The next time we see Caroline, she’s sitting in a lounge chair in the downstairs of the hotel, waiting for Kate. Her face is still calm, content, beautiful. But beware, dear readers: when Kate eventually sits down across from her, her aura is decidedly different. Always eager Kate is suddenly cold, standoffish. We soon find out why. It appears that Caroline, for silly, insecure reasons, has booked two separate rooms for her and Kate’s “romantic” weekend.
Oh, Caroline. Caroline, Caroline, Caroline. She tries to apologize and make excuses. She keeps saying that all of this “isn’t easy for her,” and that they can still sleep together, and she tells Kate that she looks beautiful. But Kate says that mentally, she is already gone. She was so excited for this weekend, but now she’s no longer even there. She’s only there physically so that she can meet Greg, the old friend who she wants to be her baby daddy, who are they are currently sitting in this hotel waiting for.
Caroline says she panicked when she called to reserve the room. Kate counters that Caroline doesn’t panic. Panic is not who Caroline is. Caroline says that it’s not about Kate, or about them as a couple; it’s about herself. Kate says she’s not falling for her excuses anymore.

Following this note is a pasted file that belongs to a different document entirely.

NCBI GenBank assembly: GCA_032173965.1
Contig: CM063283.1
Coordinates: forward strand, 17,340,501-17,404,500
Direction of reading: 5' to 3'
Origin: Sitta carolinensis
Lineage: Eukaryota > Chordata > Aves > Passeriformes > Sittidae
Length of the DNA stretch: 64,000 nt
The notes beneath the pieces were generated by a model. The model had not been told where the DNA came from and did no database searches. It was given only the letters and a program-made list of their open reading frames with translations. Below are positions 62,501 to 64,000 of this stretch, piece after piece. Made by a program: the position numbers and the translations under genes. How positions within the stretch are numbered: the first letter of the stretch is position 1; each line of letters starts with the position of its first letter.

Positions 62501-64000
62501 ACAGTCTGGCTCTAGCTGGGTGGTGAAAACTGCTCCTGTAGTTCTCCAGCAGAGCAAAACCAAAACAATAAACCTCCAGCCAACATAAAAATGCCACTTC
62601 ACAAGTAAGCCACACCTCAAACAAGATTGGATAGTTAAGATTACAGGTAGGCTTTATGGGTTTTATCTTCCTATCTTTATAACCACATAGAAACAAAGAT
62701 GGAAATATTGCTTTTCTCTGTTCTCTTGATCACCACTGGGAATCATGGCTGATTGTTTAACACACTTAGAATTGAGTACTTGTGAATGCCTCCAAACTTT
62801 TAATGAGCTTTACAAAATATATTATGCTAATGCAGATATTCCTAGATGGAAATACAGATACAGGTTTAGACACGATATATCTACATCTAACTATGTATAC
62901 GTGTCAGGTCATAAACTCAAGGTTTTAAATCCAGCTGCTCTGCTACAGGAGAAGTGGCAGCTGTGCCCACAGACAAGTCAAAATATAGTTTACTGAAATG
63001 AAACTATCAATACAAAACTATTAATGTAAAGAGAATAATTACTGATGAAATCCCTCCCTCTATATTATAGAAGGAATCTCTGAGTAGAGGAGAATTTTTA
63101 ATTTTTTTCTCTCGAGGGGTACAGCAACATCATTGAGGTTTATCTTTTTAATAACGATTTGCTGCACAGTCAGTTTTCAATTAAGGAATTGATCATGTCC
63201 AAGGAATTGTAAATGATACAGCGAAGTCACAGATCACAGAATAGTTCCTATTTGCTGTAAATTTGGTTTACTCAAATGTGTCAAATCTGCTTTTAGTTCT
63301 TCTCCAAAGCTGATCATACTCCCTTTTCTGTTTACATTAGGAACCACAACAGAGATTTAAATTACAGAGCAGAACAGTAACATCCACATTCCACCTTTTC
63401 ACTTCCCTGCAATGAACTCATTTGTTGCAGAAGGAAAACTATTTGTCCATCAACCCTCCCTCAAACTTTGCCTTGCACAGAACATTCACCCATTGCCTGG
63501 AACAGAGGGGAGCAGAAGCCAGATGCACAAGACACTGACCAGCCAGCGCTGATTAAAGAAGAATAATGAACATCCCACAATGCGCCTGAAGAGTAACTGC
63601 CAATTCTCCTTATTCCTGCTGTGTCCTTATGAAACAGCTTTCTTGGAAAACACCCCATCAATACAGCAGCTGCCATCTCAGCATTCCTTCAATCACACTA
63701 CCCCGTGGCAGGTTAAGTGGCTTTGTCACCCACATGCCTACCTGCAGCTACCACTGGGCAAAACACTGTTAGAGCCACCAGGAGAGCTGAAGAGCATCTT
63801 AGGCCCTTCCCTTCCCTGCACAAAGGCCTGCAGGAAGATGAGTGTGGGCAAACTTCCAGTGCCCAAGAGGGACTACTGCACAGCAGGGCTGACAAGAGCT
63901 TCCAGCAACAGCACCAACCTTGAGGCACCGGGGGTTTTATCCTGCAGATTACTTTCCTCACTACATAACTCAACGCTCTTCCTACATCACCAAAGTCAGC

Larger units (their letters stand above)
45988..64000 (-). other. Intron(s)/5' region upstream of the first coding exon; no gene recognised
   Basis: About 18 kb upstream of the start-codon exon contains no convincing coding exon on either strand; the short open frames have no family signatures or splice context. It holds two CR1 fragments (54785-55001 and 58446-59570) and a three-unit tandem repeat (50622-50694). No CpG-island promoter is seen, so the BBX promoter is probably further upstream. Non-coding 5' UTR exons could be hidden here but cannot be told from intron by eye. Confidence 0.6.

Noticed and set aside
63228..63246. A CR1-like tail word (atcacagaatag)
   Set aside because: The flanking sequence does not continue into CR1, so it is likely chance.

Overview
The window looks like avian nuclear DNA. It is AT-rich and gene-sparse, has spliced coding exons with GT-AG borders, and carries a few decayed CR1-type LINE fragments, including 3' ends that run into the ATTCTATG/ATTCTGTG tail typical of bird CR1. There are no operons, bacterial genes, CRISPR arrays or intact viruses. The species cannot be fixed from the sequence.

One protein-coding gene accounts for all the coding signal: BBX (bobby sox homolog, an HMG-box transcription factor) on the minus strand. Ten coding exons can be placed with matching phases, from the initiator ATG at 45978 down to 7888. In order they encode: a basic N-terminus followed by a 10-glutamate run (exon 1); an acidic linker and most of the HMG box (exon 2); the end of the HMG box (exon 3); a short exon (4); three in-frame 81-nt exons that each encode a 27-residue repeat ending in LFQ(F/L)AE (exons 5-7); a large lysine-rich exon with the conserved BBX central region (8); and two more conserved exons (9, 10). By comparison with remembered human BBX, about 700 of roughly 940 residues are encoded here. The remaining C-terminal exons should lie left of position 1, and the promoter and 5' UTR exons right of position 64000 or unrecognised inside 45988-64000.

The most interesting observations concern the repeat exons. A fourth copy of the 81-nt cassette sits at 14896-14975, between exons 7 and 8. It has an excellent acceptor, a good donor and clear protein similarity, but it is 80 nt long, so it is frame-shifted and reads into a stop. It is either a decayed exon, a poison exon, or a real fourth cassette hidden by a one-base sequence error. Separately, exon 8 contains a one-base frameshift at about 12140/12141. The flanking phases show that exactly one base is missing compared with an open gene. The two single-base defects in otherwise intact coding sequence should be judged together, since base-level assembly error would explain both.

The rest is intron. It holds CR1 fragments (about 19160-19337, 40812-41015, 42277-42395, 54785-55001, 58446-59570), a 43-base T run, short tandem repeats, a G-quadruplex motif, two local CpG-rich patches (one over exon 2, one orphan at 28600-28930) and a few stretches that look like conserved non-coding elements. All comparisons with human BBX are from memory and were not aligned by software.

And while Kate uses the word “gay” and reports Caroline’s own words back to her —“It’s 2013” — in a normal tone of voice, Caroline has resorted to frantic whispering, accompanied by nervous glances anytime a waiter passes them by. Clearly it was not one moment of panic when she called to make a reservation. Clearly it is a constant state of panic, whenever she and Kate are anywhere outside of their own homes. As Kate tells her: she blew it.
And then Greg shows up.
He joins them for dinner, wherein he and Kate share a great many apparently hilarious stories and memories, while Caroline sits silently in the background and sips wine, her dead eyes only occasionally coming to life to express clear disdain for Greg and for this whole situation.